A newly formed coalition of religious charities has mounted a campaign to persuade members of the Senate to preserve the deduction for charitable donations as part of a tax reform bill due to be submitted by the end of the week, the Chronicle of Philanthropy reports.
The effort to craft the legislation is being led by Senate Finance Committee chair Max Baucus (D-MT) and ranking member Orrin Hatch (R-UT), who wrote in a letter to their fellow senators in June that they planned to approach the process "with a 'blank slate'" and would recommend only keeping tax breaks that are proven to "(1) help grow the economy, (2) make the tax code fairer, or (3) effectively promote other important policy objectives." In face-to-face meetings last week, representatives of the Faith and Giving Coalition — which was formed by the Association of Gospel Rescue Missions and the National Christian Foundation and includes World Vision, the Salvation Army, and the National Association of Evangelicals — assured committee members that the charitable deduction meets all three conditions.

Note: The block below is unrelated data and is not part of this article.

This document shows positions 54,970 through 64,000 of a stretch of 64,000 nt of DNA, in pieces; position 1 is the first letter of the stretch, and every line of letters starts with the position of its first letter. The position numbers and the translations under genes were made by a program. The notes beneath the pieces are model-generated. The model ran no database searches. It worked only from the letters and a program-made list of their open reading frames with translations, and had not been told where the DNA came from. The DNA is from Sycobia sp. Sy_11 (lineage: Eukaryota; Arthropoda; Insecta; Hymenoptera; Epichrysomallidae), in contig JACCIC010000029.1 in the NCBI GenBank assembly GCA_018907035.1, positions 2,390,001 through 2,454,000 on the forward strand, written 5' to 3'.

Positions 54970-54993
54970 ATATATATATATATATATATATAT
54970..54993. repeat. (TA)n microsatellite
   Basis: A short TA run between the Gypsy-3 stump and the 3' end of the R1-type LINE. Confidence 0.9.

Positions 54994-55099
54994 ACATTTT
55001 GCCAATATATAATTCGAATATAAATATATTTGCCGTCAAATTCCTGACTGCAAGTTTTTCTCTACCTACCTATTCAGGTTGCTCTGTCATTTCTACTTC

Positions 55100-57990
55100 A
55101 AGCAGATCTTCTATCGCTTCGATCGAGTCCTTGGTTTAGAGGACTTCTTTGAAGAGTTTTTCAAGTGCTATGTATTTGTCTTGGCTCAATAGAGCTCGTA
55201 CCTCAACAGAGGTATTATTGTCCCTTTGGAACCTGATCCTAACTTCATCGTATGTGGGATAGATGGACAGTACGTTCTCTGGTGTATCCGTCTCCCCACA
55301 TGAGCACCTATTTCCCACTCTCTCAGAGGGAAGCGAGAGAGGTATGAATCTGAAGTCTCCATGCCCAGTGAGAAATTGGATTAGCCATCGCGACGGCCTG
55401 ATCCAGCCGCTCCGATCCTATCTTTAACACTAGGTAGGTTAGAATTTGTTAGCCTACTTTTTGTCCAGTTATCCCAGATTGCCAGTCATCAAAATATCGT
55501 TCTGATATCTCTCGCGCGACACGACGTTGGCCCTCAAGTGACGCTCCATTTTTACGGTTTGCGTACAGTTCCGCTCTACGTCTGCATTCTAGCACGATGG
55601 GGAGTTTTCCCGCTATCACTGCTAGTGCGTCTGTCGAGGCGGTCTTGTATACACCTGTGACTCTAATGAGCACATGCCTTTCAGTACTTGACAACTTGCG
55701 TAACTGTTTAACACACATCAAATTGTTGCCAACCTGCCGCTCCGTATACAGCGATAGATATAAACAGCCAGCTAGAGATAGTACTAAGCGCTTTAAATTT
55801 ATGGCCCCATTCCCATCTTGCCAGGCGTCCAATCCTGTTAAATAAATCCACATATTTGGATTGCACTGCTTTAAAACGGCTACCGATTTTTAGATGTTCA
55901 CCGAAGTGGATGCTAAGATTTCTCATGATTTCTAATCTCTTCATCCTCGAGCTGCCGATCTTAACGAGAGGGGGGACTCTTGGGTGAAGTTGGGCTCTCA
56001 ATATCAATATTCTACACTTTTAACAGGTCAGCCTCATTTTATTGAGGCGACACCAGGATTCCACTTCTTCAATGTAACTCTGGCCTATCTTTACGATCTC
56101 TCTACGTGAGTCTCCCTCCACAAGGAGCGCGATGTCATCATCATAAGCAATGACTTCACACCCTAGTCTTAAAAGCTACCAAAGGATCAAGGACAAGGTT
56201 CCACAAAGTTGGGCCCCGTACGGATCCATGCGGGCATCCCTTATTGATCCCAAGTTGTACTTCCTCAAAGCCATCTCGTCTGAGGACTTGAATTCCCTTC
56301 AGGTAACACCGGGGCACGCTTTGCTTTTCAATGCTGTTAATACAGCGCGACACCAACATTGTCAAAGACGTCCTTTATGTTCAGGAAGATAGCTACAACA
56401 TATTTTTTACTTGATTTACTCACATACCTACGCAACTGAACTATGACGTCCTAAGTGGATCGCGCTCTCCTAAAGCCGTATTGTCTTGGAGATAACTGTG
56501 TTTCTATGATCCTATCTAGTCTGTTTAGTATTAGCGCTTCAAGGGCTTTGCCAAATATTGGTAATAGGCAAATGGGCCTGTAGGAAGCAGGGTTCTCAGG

"We feel it's important that members [of Congress] hear from the faith-based community because of the importance of private giving to what we do," said Steven Woolf, senior tax policy counsel at the Jewish Federations of North America. "Those are the dollars that really drive our organizations. Some get as much as 90 percent of their revenues from private giving."
"When you read the letter that says they're starting with a blank slate," said Jonathan Imbody, vice president of the Christian Medical Association, "that's enough to get you going....If you want something included you'd better speak up."